While Washington State is the largest producer of hops in the United States, growing more than 43,000 acres of hops each year, many do not know that Oregon was once the nation’s hop capital. Around 1850, farmer’s realized the state’s great hop growing potential and planted the first hops on the West Coast.
Like Germany, Oregon is located on the 45th parallel and has rich soil, a mild climate, abundant rainfall and sufficient irrigation resources. Due to these favorable characteristics, small 20-acre family farms quickly expanded through the early 1900s. Men, women and children from diverse racial, economic and geographic backgrounds flocked to Oregon’s hop country to take advantage of the abundant need for hop pickers during the harvest season. Workers not only enjoyed decent wages and reliable income, but also entertainment and lodging, as farmers often offered harvest celebrations, hop festivals and camping facilities. Oregon became the nation’s largest hop producer, harvesting more than 30,000 acres each year. At the time, the hop variety Cluster occupied roughly 90% of Oregon’s hop acreage.
The decline in Oregon’s hop acreage came during the 1930s when the hop industry boom slowed and downey mildew spread throughout the growing region. This led to the formalization of Oregon State University’s hop research program, in partnership with the USDA, that still contributes vital research to disease prevention and control today.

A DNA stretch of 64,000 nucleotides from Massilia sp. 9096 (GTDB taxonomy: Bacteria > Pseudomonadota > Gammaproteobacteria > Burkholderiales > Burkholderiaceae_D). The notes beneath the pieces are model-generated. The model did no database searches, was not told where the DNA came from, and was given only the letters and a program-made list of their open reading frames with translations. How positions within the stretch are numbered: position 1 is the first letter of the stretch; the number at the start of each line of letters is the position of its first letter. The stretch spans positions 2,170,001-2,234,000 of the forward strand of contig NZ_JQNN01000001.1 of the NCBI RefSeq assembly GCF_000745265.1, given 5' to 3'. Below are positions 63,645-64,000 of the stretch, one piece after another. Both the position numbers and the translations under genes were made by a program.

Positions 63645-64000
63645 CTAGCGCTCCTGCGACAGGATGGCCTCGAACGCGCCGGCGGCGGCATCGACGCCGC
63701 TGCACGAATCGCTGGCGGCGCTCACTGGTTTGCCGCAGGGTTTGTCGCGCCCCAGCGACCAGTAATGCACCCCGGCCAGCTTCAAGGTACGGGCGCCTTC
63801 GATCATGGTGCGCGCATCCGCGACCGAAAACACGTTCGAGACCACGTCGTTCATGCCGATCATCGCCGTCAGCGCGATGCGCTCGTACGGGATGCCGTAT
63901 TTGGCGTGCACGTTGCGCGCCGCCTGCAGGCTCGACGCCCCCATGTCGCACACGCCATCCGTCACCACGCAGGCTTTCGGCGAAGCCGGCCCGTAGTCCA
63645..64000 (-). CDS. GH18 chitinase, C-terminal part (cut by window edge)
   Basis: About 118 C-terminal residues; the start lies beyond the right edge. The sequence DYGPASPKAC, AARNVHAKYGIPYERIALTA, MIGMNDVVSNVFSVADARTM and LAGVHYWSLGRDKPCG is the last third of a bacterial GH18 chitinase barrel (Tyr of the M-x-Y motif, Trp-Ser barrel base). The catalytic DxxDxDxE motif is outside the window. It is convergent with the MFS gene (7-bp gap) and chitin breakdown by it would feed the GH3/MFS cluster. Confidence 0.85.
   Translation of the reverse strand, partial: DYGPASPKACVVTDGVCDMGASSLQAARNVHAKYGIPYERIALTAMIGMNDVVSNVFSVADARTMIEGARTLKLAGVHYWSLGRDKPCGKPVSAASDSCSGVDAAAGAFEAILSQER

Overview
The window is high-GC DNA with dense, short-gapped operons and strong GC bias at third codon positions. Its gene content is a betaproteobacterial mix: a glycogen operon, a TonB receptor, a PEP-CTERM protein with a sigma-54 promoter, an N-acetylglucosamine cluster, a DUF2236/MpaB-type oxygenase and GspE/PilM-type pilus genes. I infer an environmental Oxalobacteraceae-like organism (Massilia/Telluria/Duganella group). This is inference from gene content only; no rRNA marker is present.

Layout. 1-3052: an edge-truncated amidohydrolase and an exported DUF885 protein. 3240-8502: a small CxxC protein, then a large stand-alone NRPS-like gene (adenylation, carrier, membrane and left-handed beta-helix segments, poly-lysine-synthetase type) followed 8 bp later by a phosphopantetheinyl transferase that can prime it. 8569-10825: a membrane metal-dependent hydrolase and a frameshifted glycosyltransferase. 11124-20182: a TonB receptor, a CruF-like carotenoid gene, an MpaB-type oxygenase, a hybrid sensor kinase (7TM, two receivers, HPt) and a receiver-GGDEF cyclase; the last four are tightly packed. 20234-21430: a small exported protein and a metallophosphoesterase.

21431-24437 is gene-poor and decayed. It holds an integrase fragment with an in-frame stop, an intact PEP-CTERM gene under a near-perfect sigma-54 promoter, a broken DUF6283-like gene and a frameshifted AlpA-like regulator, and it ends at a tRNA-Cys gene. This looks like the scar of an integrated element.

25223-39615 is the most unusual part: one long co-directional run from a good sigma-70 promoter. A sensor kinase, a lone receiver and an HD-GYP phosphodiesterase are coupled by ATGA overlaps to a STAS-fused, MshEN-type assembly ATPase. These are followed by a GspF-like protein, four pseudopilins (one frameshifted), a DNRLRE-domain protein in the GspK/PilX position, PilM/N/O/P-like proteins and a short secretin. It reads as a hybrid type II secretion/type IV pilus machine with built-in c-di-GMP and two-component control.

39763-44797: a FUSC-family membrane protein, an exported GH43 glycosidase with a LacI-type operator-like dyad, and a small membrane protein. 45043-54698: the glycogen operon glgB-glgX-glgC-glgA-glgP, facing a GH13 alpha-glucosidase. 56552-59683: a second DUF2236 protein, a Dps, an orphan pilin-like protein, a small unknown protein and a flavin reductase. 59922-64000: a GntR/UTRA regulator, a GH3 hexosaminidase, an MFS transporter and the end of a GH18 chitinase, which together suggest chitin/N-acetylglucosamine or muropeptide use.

Today, Oregon is the second largest hop producer in the US with 7,669 acres strung for the 2016 harvest season, predominately within the lush Willamette Valley. It is the major producer of Crystal hops, which have been one of the top ten most popular varieties among craft brewers since 2010. Crystal is a low-alpha aroma hop derived from Hallertau Mittelfruh, Cascade, Brewer’s Gold and Early Green and is defined by earthy and herbal aroma characteristics great for Belgian-style ales, IPAs and Pilsners. Like Crystal, many aroma hops enjoy the Willamette Valley’s moderate temperatures during the growing season, including Sterling, Liberty and of course, Mt. Hood, named after northern Oregon’s volcanic mountain.
To place an order for Cluster, Crystal, Sterling or Mt. Hood, please visit our Spot Availability page.
*Historical photo courtesy of Oregon State University Archives, Gerald W. Williams Collec., Willamette Valley album, circa 1915